Cloud Computing

May 18, 2008 at 5:30 pm | Posted in Internet, Online services, Software, Web Apps | 2 Comments

Cloud Computing is about being connected and having your files available anywhere, anytime. With various web applications out there, this has become completely possible already. I spoke about this last summer with USB based apps on Office Anywhere, for example

The term Cloud is due to the Internet being depicted on most networking diagrams as a cloud. In other words, Internet based computing. This is a very different model to buying software to install on your local computer. Cloud computing broadly means web applications. Webmail is a great example. Files may be stored server side or on your local computer but they are available either way. It means you can get to your files with a phone, PDA, laptop, friends computer, whatever.

Some vendors clearly see it as a way you might “rent” thier apps. Rather than buying it in a store and installing it, you just sign up and log in. Backup, upgrades, and all that are handled for you. This could be much cheaper for the average user, but may mean an ongoing expense. And a potentially great expense over time. Some surprising applications have been moving to the web, like Adobe’s PhotoShop.

There are issues to recognize, like if you store your files online, are they secure and are they backed up? I’d still prefer local storage synced online. That gives you anywhere access and basic backup at the same time. And you’re covered if your supplier goes down. Whats the most cost effective solution? Professionals will likely still favour locally installed for key applications to ensure they can get their work done, whatever the Internet may be doing.

Goggle Docs program is an interesting player as its free, if modest. Its available online anywhere but can be installed on your computer for offline work. When the offline app connects, it will automatically sync files. Evidently, they plan similar with the other apps in Google’s nest.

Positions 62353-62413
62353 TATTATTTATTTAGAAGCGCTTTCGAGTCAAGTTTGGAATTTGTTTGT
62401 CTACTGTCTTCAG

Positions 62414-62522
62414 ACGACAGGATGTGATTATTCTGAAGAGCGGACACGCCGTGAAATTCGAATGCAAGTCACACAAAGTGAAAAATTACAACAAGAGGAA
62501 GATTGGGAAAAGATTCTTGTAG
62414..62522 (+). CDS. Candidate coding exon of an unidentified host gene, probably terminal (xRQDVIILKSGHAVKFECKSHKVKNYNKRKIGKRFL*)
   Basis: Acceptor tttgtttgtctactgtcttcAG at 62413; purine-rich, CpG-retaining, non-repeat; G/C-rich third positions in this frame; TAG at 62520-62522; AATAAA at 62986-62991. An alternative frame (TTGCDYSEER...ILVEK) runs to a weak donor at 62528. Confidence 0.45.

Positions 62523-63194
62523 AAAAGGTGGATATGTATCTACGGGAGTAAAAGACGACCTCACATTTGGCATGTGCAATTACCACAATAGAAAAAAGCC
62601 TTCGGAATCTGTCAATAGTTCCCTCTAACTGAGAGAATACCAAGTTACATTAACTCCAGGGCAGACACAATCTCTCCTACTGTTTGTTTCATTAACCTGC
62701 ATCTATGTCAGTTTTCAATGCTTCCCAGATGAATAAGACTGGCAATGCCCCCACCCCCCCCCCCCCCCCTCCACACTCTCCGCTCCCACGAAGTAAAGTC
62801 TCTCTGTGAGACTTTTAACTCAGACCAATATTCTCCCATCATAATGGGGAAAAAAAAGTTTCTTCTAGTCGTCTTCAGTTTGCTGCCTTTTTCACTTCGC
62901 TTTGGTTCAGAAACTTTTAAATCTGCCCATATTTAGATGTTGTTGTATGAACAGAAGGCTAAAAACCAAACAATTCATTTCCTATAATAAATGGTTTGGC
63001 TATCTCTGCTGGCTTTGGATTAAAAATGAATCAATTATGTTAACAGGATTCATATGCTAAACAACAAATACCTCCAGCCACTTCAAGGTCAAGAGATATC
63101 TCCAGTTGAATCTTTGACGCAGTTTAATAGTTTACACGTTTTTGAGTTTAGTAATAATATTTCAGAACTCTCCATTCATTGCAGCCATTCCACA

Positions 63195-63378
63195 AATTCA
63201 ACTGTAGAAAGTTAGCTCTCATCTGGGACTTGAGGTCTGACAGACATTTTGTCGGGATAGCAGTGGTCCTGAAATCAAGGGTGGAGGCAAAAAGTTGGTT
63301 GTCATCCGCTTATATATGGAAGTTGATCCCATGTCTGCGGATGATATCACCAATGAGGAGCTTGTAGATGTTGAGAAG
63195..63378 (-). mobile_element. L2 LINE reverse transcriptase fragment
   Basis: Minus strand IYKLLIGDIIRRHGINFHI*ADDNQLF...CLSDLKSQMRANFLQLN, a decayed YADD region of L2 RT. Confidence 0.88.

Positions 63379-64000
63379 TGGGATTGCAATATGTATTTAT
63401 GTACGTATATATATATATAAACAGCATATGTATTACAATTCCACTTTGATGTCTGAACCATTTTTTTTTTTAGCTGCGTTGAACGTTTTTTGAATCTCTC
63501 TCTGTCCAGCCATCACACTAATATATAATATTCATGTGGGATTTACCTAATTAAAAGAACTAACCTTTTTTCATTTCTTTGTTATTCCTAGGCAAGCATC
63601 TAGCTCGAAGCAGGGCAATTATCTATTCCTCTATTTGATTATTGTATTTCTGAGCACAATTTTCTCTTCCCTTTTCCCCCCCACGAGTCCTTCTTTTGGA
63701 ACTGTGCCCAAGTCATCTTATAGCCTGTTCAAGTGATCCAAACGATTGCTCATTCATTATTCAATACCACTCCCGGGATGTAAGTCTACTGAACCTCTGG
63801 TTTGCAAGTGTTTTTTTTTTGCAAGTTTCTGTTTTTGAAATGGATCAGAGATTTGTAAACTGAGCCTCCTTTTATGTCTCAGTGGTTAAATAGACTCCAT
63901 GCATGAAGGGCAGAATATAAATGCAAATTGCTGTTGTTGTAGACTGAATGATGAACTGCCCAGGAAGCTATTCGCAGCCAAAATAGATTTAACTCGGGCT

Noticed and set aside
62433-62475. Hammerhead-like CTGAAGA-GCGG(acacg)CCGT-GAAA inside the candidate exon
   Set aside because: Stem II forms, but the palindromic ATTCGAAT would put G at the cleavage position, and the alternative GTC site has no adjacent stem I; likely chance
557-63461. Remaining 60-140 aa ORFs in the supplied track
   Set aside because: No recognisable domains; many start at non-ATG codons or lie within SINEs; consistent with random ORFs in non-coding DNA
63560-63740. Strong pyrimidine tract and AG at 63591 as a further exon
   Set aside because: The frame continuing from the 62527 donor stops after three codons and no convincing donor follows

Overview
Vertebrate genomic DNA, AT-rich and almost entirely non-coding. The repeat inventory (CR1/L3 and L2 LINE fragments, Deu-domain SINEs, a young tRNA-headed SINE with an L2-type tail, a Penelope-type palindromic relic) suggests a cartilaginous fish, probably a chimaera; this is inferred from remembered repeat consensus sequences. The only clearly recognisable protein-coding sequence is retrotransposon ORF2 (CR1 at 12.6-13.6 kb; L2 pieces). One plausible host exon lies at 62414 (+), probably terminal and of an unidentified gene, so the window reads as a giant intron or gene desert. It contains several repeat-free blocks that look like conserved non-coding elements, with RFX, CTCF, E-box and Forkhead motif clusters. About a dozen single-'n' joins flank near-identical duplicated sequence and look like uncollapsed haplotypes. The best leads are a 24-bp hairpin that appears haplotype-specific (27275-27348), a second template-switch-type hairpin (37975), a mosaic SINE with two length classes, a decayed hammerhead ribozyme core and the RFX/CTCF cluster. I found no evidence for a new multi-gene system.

Cloud Computing is a great concept and I’m looking forward to seeing it evolve. Further integration and simplicity would make it much more accessible. Hopefully the big players will stick with standards so we can pick and choose the best aspects. And computing wil become increasingly cost effective.

With applications available online in any standard web browser, you may no longer be tied to a specific browser or operating system. Linux may become a valid choice for users if all they have to do is open a browser and click on favorites.



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  1. Here’s Microsoft talking about the move away from locally managed server infrastructure to “cloud” style, with someone else managing your IT and you “renting” it.

    Seems MS is hedging their bets.


  2. […] is partly a sign of the migration to applications “in the cloud” – to web based applications. Many now use things like Yahoo or Gmail webmail so need no email […]


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